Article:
Introduction to Operation OASIS

The massive waste water problem that currently pollutes our bathing waters costing £billions to process throughout the world can be used to irrigate and reforest desert coastlines to induce rainfall.

Our aim is to use the return ballast capacity of super crude carriers which currently transport sea water half way around the world at great financial and environmental cost. This ballast is discharged into the sea, often introducing invasive marine species which affects the stability of indigenous species of flora and fauna.

The E.U. is legislating against this practice and tanker operators will be forced to seek an alternative.

Operation OASIS offers an exciting opportunity for ballast water. Transporting treated waste water to irrigate and reforest arid coastlines to induce rainfall has to be the way forward.

One tanker loaded with 300000 cubic meters of treated waste water would support 57 hectares of forest for a whole year.

Reclaiming deserts to enable people to feed themselves and grow great forests will offset the carbon emissions from shipping.

With global food shortages upon us we are already feeling the strain on our pockets in the developed world and renewable resources are in rapid decline. Drought is affecting all major food producing countries and wells are running dry. Water scarcity poses major problems for us and our children. We need to act fast in order to avert a major global catastrophe.

When the mighty river Amazon dries up and it's fish stocks die it is time to take stock on how we manage our fragile environment. For more detailed information visit our website and forum at:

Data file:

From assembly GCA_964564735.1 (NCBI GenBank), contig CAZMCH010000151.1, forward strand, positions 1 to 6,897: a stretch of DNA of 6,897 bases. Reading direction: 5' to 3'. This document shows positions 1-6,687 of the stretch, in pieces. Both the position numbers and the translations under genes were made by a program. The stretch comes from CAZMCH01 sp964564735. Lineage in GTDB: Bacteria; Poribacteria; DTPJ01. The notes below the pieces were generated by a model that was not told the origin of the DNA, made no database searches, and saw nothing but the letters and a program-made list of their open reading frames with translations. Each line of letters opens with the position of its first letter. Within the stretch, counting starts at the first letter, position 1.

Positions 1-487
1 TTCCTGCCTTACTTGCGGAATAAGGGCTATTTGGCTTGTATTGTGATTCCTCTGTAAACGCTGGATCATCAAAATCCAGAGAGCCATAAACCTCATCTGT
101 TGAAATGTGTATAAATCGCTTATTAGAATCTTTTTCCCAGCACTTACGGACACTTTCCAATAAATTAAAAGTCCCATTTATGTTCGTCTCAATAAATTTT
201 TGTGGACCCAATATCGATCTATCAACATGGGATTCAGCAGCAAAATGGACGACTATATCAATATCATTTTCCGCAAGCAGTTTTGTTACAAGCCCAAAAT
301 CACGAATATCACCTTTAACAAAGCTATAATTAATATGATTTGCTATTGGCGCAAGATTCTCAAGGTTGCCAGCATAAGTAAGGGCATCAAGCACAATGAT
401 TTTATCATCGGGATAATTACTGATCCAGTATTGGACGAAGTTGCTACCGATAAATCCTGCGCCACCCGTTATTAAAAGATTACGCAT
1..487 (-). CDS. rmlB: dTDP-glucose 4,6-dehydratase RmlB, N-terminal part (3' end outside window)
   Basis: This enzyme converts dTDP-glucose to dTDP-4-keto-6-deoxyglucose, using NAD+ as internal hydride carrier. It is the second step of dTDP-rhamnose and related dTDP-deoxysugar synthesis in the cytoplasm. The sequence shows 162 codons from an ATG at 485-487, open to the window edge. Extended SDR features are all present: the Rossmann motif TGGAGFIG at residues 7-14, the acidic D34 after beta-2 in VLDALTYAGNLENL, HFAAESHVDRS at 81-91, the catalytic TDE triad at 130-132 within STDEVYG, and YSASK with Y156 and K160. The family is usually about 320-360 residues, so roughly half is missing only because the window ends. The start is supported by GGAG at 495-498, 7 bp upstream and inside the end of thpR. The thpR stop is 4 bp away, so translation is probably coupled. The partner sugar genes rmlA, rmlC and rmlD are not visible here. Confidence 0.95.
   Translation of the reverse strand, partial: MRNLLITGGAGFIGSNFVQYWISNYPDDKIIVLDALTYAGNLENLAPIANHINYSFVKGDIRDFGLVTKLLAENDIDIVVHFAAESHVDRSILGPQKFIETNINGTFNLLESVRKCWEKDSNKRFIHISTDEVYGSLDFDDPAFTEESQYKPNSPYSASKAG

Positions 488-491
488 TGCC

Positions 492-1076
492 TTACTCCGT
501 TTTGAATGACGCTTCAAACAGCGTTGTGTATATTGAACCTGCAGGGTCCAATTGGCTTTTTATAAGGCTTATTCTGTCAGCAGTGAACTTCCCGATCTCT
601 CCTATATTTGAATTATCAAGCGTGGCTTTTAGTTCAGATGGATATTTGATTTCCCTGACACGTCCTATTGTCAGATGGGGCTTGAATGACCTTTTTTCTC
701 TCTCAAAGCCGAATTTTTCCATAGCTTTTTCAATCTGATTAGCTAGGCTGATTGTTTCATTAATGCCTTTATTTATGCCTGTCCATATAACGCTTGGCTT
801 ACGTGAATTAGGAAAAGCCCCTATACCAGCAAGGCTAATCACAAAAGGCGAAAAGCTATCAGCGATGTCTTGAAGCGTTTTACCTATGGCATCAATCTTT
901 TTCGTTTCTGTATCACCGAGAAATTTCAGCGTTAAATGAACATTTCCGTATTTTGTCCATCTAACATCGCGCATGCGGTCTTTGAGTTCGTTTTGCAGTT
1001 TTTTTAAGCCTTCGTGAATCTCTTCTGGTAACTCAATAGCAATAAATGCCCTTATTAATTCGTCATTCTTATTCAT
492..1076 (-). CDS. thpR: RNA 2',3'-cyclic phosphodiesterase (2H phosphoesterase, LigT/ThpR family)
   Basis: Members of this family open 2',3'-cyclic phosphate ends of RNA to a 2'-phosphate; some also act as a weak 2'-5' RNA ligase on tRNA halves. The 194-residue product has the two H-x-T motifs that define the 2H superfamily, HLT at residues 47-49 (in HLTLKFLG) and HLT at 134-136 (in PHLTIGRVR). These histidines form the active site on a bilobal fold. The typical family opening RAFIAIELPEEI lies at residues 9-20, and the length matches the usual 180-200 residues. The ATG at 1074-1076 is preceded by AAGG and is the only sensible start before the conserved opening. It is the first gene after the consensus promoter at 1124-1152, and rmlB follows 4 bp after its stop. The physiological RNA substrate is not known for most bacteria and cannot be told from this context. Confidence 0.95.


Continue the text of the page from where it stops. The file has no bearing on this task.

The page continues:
Sunday, 9 September 2007

Underground water supplies contaminated by oil lakes

Underground water supplies contaminated by oil lakes
Underground water supplies in Kuwait are being contaminated by oil lakes, according to a prominent environmentalist. Dr Fatima Al-Abdali, of the Environmental and Earth Sciences Division of the Kuwait Institute for Scientific Research said that Kuwait's oil lakes are slowly seeping back into the top soil and now pose a serious threat to underground water reserves.
She said "Experts from KISR, conducting experiments at certain locations in Kuwait have confirmed that oil has been recorded at a depth of two metres into the soil."
Some experts fear this contamination may result in an increase in certain types of cancers over the next fifteen to thirty years.
There are 205 oil lakes in Kuwait, most resulting from the Iraqi invasion. Most of the oil has now been pumped out but the remainder cannot be removed. Another fear is that the dust storms which blow across Kuwait throughout the year will move oily dust particles towards residential areas, posing dangers to health.
Dr Al-Abdali said that oil sediments mixed with dust can be very toxic to humans. She called for more research to check whether there has been a rise in skin diseases and breathing difficulties in Kuwait, since the occupation, because it is too wide and overwhelming", she said "That botanical studies have shown that plants whose roots were blackened by leaking oil can no longer support growth. Other studies show psychological stress affects peoples immune systems suggesting that those who stayed in Kuwait during the occupation may be most affected by health problems. She believes that fish resources have not been endangered.

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